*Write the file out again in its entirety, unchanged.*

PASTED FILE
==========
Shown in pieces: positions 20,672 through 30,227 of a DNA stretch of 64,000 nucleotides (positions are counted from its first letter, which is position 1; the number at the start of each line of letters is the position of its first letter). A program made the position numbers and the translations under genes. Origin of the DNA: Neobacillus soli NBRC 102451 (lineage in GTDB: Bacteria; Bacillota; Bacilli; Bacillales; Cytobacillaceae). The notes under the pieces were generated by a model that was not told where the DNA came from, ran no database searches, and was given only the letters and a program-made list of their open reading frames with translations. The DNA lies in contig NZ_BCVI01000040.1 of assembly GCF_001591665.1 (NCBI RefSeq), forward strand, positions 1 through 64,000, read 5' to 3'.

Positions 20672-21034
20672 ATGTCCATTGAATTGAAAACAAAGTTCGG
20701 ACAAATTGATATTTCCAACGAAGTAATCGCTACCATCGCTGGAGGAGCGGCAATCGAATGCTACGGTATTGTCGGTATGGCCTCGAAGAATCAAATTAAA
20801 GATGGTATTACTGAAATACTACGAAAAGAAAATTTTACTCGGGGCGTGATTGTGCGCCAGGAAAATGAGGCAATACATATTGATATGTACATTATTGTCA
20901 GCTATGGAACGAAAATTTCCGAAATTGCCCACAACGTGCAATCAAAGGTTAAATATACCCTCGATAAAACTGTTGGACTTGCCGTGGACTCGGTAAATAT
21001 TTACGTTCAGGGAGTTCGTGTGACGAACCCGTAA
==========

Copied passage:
Shown in pieces: positions 20,672 through 30,227 of a DNA stretch of 64,000 nucleotides (positions are counted from its first letter, which is position 1; the number at the start of each line of letters is the position of its first letter). A program made the position numbers and the translations under genes. Origin of the DNA: Neobacillus soli NBRC 102451 (lineage in GTDB: Bacteria; Bacillota; Bacilli; Bacillales; Cytobacillaceae). The notes under the pieces were generated by a model that was not told where the DNA came from, ran no database searches, and was given only the letters and a program-made list of their open reading frames with translations. The DNA lies in contig NZ_BCVI01000040.1 of assembly GCF_001591665.1 (NCBI RefSeq), forward strand, positions 1 through 64,000, read 5' to 3'.

Positions 20672-21034
20672 ATGTCCATTGAATTGAAAACAAAGTTCGG
20701 ACAAATTGATATTTCCAACGAAGTAATCGCTACCATCGCTGGAGGAGCGGCAATCGAATGCTACGGTATTGTCGGTATGGCCTCGAAGAATCAAATTAAA
20801 GATGGTATTACTGAAATACTACGAAAAGAAAATTTTACTCGGGGCGTGATTGTGCGCCAGGAAAATGAGGCAATACATATTGATATGTACATTATTGTCA
20901 GCTATGGAACGAAAATTTCCGAAATTGCCCACAACGTGCAATCAAAGGTTAAATATACCCTCGATAAAACTGTTGGACTTGCCGTGGACTCGGTAAATAT
21001 TTACGTTCAGGGAGTTCGTGTGACGAACCCGTAA